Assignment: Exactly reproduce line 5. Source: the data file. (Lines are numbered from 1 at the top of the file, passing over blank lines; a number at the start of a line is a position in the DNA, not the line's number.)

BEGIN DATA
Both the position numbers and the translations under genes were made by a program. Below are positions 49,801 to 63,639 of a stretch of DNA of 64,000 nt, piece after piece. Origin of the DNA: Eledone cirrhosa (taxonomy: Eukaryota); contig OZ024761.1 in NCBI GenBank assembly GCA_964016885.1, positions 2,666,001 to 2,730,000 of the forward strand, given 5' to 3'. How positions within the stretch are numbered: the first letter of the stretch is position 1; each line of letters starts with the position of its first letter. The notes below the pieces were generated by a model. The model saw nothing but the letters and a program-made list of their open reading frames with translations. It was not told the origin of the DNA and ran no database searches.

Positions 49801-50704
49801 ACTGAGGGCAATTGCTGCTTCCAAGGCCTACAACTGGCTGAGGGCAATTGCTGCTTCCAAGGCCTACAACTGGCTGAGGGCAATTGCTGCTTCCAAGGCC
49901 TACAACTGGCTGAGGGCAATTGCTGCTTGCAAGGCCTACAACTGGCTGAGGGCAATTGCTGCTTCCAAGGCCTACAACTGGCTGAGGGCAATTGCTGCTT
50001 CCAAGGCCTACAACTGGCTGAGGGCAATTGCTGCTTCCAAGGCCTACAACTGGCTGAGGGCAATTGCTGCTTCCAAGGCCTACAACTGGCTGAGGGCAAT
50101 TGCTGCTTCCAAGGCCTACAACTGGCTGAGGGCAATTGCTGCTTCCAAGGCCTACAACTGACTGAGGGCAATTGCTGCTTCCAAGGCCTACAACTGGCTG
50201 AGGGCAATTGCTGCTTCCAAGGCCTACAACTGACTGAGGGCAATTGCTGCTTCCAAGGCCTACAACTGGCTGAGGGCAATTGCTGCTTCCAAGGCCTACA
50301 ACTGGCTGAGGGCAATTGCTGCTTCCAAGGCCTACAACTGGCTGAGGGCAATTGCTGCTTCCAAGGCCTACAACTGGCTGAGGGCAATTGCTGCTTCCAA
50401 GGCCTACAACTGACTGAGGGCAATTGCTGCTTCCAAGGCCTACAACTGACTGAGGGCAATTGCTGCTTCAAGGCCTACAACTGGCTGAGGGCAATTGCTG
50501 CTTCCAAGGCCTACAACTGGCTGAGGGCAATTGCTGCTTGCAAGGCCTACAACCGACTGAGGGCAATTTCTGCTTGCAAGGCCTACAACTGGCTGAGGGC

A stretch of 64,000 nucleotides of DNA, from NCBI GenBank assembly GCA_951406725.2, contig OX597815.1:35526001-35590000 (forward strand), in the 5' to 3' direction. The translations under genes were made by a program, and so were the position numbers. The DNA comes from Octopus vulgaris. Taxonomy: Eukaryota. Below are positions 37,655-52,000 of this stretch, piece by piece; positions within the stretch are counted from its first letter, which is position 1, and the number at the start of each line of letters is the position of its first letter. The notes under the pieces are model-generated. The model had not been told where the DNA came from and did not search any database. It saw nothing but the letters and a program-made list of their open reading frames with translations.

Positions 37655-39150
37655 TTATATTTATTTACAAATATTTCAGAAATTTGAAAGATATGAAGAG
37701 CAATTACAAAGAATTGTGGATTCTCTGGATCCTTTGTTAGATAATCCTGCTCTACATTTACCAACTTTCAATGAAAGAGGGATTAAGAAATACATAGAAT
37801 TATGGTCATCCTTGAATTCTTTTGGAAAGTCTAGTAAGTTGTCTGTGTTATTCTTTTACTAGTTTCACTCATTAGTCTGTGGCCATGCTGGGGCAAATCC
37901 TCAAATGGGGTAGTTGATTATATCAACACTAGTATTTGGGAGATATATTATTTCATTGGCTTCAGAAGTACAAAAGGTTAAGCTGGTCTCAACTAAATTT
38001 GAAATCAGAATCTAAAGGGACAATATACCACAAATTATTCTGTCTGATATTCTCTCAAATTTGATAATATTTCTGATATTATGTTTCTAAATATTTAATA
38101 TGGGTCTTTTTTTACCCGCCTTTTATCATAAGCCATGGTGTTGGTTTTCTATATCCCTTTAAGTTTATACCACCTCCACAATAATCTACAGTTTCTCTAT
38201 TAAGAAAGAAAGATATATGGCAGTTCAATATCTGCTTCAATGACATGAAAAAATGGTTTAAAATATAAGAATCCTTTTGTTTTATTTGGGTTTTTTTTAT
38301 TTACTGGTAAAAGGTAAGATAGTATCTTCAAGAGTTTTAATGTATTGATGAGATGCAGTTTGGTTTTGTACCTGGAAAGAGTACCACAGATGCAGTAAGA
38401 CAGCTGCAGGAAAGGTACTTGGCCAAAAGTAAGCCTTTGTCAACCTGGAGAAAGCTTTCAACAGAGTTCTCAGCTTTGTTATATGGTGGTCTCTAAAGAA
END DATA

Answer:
50001 CCAAGGCCTACAACTGGCTGAGGGCAATTGCTGCTTCCAAGGCCTACAACTGGCTGAGGGCAATTGCTGCTTCCAAGGCCTACAACTGGCTGAGGGCAAT